Adjustable versus fixed loans

With a fixed-rate loan, your monthly payment stays the same for the life of your loan. The portion allocated for your principal (the loan amount) increases, however, the amount you pay in interest will go down in the same amount. Your property taxes increase, or rarely, decrease, and so might the homeowner's insurance in your monthly payment. But generally payments on your fixed-rate loan will increase very little.

When you first take out a fixed-rate loan, most of the payment is applied to interest. As you pay , more of your payment is applied to principal.

Borrowers can choose a fixed-rate loan to lock in a low interest rate. Borrowers choose fixed-rate loans when interest rates are low and they wish to lock in the low rate. If you have an Adjustable Rate Mortgage (ARM) now, refinancing with a fixed-rate loan can provide greater consistency in monthly payments. If you have an Adjustable Rate Mortgage (ARM) now, we can help you lock in a fixed-rate at the best rate currently available. Call Omni Mortgage Company, Inc. at 603-893-6616 to discuss your situation with one of our professionals.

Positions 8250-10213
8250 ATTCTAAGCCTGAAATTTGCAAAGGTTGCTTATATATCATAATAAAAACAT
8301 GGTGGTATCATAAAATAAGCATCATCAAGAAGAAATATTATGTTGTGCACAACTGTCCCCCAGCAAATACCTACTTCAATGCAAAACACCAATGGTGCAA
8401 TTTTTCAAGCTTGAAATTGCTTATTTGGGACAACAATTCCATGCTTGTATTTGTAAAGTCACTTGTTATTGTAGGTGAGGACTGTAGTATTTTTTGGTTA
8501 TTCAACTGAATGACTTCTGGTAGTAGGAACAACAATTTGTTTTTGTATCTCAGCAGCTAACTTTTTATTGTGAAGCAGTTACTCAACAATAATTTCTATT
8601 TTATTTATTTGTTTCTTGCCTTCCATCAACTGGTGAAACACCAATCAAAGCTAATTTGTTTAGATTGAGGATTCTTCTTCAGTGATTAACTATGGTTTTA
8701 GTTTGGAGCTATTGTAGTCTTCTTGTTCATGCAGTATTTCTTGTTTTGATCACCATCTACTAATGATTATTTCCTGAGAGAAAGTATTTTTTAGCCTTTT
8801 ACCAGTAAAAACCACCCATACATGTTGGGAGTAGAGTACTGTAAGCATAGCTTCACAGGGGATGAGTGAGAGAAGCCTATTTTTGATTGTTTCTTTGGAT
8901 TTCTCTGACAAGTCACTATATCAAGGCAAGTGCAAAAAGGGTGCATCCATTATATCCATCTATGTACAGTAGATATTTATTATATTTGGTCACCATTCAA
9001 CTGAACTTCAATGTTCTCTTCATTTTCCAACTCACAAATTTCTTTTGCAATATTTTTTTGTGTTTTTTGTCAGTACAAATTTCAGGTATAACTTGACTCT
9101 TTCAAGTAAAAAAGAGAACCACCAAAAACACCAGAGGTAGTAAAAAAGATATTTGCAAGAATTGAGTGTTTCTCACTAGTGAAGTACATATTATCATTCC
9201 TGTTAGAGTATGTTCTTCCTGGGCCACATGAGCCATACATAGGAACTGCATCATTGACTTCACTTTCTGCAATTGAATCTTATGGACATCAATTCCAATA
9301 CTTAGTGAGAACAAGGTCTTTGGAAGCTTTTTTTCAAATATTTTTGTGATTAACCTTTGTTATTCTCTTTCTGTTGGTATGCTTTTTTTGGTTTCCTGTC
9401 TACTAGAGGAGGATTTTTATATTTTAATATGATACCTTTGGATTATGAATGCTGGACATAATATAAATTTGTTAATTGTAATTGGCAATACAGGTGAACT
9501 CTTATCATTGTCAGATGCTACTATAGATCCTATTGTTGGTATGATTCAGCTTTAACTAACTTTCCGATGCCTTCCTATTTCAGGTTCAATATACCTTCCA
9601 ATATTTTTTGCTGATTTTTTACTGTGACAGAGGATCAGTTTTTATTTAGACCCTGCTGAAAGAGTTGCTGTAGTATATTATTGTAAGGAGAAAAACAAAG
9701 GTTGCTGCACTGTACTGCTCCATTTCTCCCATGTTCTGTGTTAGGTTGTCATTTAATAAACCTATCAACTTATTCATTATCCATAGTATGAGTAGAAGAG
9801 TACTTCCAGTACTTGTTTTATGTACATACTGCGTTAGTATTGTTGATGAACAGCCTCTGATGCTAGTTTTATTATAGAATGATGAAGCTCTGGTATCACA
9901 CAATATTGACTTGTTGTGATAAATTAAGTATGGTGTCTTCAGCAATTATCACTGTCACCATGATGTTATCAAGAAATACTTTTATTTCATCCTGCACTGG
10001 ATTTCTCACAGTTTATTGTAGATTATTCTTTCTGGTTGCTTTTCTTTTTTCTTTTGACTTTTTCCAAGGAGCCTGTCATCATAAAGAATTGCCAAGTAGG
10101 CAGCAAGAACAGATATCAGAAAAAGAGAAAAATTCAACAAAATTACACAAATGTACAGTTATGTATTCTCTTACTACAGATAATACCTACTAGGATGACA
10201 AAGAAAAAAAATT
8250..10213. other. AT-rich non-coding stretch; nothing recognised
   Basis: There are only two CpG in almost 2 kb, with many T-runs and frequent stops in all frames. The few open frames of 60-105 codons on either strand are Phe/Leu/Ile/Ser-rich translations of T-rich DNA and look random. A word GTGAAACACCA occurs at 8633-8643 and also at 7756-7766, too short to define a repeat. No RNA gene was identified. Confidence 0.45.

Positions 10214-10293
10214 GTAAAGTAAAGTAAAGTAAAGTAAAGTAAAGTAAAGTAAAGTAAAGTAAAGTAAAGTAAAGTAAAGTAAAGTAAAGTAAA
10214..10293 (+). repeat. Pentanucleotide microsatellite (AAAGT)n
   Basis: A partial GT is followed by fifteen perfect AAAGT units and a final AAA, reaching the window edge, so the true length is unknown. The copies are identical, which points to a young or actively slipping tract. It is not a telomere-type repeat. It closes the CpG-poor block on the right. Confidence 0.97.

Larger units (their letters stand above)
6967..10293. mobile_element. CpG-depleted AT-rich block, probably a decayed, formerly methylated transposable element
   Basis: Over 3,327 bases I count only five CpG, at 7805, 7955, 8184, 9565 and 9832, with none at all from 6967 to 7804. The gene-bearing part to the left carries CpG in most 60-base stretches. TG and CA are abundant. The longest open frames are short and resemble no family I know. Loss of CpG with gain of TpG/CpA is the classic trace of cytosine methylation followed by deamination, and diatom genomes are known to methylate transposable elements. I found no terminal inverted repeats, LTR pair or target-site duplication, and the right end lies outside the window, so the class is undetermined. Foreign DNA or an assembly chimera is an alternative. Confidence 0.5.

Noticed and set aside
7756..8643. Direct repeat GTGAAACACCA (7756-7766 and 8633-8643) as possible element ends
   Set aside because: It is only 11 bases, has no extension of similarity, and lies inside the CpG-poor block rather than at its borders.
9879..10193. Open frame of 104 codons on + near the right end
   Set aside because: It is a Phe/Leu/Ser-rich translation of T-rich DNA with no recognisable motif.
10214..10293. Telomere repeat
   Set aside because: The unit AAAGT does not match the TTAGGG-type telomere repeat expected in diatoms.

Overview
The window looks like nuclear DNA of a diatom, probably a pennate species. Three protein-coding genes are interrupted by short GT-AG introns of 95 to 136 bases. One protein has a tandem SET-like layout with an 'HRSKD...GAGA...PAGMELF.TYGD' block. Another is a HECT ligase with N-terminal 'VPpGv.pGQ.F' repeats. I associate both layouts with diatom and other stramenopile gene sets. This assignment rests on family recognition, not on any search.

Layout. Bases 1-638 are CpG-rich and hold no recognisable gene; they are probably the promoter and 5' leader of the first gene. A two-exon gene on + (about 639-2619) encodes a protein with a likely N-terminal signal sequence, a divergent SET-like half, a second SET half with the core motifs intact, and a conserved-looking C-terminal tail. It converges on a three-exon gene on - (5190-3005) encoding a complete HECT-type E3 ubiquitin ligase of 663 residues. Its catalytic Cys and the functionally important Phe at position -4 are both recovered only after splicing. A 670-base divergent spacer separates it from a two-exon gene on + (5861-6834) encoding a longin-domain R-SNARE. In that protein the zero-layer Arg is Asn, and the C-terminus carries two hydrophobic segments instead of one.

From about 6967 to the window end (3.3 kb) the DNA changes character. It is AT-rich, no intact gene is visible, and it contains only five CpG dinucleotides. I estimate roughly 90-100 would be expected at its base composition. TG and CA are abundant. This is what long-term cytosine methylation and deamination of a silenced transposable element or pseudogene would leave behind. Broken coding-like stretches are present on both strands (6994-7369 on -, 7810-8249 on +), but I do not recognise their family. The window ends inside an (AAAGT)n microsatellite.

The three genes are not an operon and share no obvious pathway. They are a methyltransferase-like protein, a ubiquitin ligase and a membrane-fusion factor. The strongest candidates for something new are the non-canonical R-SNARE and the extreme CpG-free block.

Adjustable Rate Mortgages — ARMs, as we called them above — come in many varieties. Generally, interest for ARMs are determined by an outside index. Some examples of outside indexes are: the 6-month Certificate of Deposit (CD) rate, the one-year rate on Treasure Securities, the Federal Home Loan Bank's 11th District Cost of Funds Index (COFI), or others.

The majority of ARMs are capped, so they won't increase over a specified amount in a given period of time. Some ARMs won't adjust more than two percent per year, regardless of the underlying interest rate. Your loan may have a "payment cap" that instead of capping the interest directly, caps the amount the payment can increase in a given period. Most ARMs also cap your rate over the duration of the loan period.

ARMs most often have their lowest rates at the start. They usually guarantee the lower interest rate from a month to ten years. You've probably heard of 5/1 or 3/1 ARMs. For these loans, the introductory rate is set for three or five years. After this period it adjusts every year. These loans are fixed for 3 or 5 years, then adjust after the initial period. Loans like this are usually best for people who anticipate moving within three or five years. These types of adjustable rate programs benefit people who will sell their house or refinance before the loan adjusts.

Most borrowers who choose ARMs do so when they want to take advantage of lower introductory rates and don't plan to stay in the house longer than this initial low-rate period. ARMs can be risky if property values go down and borrowers are unable to sell or refinance their loan.

Have questions about mortgage loans? Call us at 603-893-6616. It's our job to answer these questions and many others, so we're happy to help!